There is lots of writing about the Middle East, much of it muddle-headed and ludicrously partial. It leaves you longing for a book that is clear-headed, honest and intelligent. Paul Danahar has produced such a book. His narrative spans a turbulent time but throughout all the upheavals and horrors he witnesses Danahar is a calm and intelligent witness. There is also great humanity in this excellent book. One is never allowed to forget that the Arab Spring is a narrative of people in extremis (Fergal Keane)
Danahar's account has the pacey urgency and vivid colour of on-the-day news reporting ... he gives coherence and shape to the historic shifts taking place. He has a talent for shutting the noise of extraneous detail and laying bare the big picture. This book is trenchant, opinionated, blunt, entertaining and pleasingly readable. If you want a thorough accessible account of what has been going on in the Arab world over the last decade - and the historical context that gave rise to it - look no further (Allan Little)
He reports perceptively on the internal contradictions of the Jewish state, from militant settlers to the ultraorthodox Haredim (Christopher de Bellaigue, Guardian)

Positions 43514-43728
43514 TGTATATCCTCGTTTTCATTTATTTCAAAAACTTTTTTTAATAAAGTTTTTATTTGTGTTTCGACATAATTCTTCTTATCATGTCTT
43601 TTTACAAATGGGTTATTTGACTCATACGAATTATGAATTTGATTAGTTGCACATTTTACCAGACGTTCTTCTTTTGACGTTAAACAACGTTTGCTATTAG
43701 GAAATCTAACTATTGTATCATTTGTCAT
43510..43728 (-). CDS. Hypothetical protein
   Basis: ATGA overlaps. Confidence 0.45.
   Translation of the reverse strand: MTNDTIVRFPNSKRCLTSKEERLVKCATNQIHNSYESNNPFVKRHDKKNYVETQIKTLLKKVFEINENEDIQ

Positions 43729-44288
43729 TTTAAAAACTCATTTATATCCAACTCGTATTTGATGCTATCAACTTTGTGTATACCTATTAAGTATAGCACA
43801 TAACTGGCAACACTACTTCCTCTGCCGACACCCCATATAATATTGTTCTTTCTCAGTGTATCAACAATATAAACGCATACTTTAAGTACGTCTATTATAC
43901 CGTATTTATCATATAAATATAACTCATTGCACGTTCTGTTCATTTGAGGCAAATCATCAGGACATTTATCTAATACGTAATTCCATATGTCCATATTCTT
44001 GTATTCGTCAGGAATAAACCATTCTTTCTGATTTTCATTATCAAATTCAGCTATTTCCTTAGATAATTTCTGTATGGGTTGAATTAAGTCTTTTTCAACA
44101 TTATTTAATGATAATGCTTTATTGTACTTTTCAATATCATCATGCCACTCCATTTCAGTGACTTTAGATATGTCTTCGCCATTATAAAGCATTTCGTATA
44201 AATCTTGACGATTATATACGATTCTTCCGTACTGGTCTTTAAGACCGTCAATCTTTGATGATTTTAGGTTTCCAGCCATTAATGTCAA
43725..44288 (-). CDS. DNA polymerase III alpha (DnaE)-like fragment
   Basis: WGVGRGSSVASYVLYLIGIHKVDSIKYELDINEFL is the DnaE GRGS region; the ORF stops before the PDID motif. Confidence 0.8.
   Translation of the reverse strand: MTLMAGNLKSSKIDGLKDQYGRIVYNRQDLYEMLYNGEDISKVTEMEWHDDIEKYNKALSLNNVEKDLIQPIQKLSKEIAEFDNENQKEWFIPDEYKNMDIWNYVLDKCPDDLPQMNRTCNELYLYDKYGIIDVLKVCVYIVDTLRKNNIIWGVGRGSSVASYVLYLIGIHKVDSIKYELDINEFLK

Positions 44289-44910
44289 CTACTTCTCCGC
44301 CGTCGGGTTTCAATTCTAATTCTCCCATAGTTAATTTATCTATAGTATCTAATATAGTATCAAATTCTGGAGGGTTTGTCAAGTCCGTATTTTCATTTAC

A timely exploration of an unstable region still on the brink of change and revolution (Traveller)
Are you confused by the welter in the Middle East, headlines crowded with revolution and coup, Islamism, civil war and resurgent jihad? May I recommend Paul Danahar's excellent regional survey, The New Middle East: The World After the Arab Spring? Danahar is the BBC's Middle East bureau chief, experienced and clear eyed. His style is crisp and elegant, equally adept at telling human portraits as interviewing generals and presidents and sketching historical context ... The events of the Arab Spring and its aftermath will continue to defy prediction; but in the meantime, it's worth reading Danahar to take stock of some of the geopolitical tectonic shifts and the forces that are remaking our old assumptions (Prospect)
BBC bureau chief Paul Danahar sets out the new order in the Middle East following the Arab Spring, and explains what it will mean both for the region and the WestSee all Product Description
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Top Customer Reviews
The events known today as the Arab Spring began in Tunisia in 2011 and spread to several other Arab states in North Africa and the Middle East; Egypt, Libya, Iraq and also Syria. Danahar covers all five nations in depth. He also includes very interesting chapters on Israel, the Palestinian issue and also the role of the United States in the whole Middle Eastern saga. The author describes how the Arab Spring seems, so far, to have had a different impact in all the nations it has affected. After initial trauma, following the departure of President Ben Ali, Tunisia was to settle down into a fairly quiet 'democracy' of sorts.